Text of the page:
Kelly Hand

The Number 1 Way to Fight Climate Change

We’ve been talking about climate change a lot this year, as we highlight issues from this year’s One Book One College selection All We Can Save. It’s a book that addresses the seriousness of our situation, but it’s also a book of inspiration. There are many people, from all walks of life, doing great work toward tackling the problem.

For those of us that are encouraged to act, we’ve learned about various things that we can do. We can make green energy choices in our homes and modes of transportation. We can make climate friendly food choices. We can buy less stuff. We can plant trees, or tackle something like my latest project, which is building a butterfly garden in my backyard.

All of these things are vitally important. But in all honesty, they are not enough. The problem is so much bigger than what we as individuals can do. The problem of climate change is systemic and the real change that needs to happen is at the government and corporate level. This means that the number one thing that we can do to fight climate change is to apply pressure, and not let leaders look away from the problem. With our actions, our dollars, or our votes we can support the groups that are doing this kind of work, like the authors featured in All We Can Save.

“It is time to stop focusing on what government can do and start recognizing the critical role we all play in making government do its job.” Gina McCarthy, “Public Service for Public Health, All We Can Save

Here are a couple of great discussions about the need to keep talking about climate change to help bring about the systemic change that we need.

New York Times Podcast

Got Climate Doom? Here’s What You Can Do To Actually Make a Difference

TEDTalk

Here are a number of organizations that are doing this work.

Sunrise Movement 

350.org

Environmental Voter Project

Drawdown

Climate Power

Fridays for Future

Evergreen Action

Earthday.org

Sierra Club Beyond Coal

Greenpeace

And to leave you with a just a bit more inspiration from Paul McCartney, Jon Bon Jovi, Sean Paul and many, many more artists–Love Song to the Earth.

Moraine Valley Authors’ Display

Each year the MVCC Library is pleased to display the published works of Moraine Valley Community College faculty and staff. Please enjoy this virtual display of all of the hard work and creativity of this year’s participants. Featured are works produced anytime during 2021 including articles, books, conference presentations, music, poetry, and short stories. We are delighted to showcase all of this amazing work!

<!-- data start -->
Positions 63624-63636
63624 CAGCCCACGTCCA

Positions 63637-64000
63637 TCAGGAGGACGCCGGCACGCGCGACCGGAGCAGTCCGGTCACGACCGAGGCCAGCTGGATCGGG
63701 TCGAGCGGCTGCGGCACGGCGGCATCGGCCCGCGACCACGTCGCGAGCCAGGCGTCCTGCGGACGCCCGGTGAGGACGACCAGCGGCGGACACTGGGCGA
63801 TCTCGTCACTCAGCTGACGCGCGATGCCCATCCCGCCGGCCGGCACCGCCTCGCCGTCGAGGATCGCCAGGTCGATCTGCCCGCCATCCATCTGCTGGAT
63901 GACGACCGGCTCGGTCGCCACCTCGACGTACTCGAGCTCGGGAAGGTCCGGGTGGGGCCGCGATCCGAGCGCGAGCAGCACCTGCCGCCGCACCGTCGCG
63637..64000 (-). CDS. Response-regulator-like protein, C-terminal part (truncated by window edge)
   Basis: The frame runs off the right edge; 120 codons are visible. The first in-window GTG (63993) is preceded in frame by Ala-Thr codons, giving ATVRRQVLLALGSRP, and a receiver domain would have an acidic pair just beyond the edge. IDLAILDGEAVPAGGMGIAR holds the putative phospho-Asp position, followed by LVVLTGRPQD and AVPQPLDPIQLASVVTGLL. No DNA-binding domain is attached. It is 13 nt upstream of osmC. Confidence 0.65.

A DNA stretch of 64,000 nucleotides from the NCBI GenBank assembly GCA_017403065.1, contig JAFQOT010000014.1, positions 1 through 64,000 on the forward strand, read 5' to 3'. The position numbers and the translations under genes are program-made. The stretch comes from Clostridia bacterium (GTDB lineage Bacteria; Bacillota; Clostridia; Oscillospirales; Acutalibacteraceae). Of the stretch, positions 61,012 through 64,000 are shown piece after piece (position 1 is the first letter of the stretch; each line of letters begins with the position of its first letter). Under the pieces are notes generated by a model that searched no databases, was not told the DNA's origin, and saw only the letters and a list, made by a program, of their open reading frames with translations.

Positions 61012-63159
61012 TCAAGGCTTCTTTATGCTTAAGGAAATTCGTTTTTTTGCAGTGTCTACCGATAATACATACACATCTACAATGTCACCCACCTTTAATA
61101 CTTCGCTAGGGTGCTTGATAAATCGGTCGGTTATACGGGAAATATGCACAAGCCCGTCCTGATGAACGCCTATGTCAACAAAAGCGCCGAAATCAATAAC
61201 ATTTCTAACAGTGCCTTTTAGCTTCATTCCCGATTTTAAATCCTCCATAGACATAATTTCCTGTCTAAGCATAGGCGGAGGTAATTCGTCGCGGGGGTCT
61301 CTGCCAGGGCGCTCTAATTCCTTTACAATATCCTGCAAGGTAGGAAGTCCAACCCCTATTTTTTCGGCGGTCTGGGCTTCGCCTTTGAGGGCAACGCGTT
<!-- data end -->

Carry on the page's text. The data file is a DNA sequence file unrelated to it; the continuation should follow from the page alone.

Beyond Academic Search Complete

The MVCC Library databases are a tremendous resource. They provide free access to thousands of magazines, newspapers, academic journals, reference materials, and even videos that are not available through Google or other search engines. Academic Search Complete is often a go-to database for library users. It’s the one that is being searched if you use the Articles search box on the library homepage.

Academic Search Complete is pretty great and it covers all subject areas. But sometimes when searching, it can be helpful to use a more specialized database. This is where the All Databases page on the library website comes in handy. Here you will find an A to Z list of all of the library’s ~100 databases. You’ll also be able to use the subject groupings of databases.

So, if you’re researching currents events, or sports information, or films, you may want to use the News databases. This way you’ll be searching only newspapers. If you’re looking into something like management practices at McDonalds, you could go into the Business grouping and select Business Source Premier. Or if you’re working on a feasibility study or a business plan, Reference Solutions is going to give lots of information about potential competitors and clients. The blurbs for these databases help you choose the best one for your research need.

By now you might be thinking that this is getting a little complicated. There are so many different databases, you must need to be an expert to know how to search them all. Not at all. Business Source Premier for example, works just like Academic Search Complete, as do many of the library’s databases. Plus, to help you get started using various databases, librarians have created help guides for many of the library’s databases. Just look for the link at the end of the database description.

Are you interested in a database guide that we haven’t created yet? Let us know and we’ll make one!

Ask a Librarian

Agriculture and Climate Change

The One Book One College selection this year, All We Can Save, takes a look at the threat of climate change. When we think about climate change, we often focus on energy use. That is important, but it’s not the whole picture. A huge contributor to the problem is agriculture. It’s a triple threat. Plowing releases carbon dioxide into the atmosphere. Fertilizing is a source of nitrous oxide. Cattle release methane. All of these together amount to about a third of all the greenhouse gases leading to human-caused changes in climate.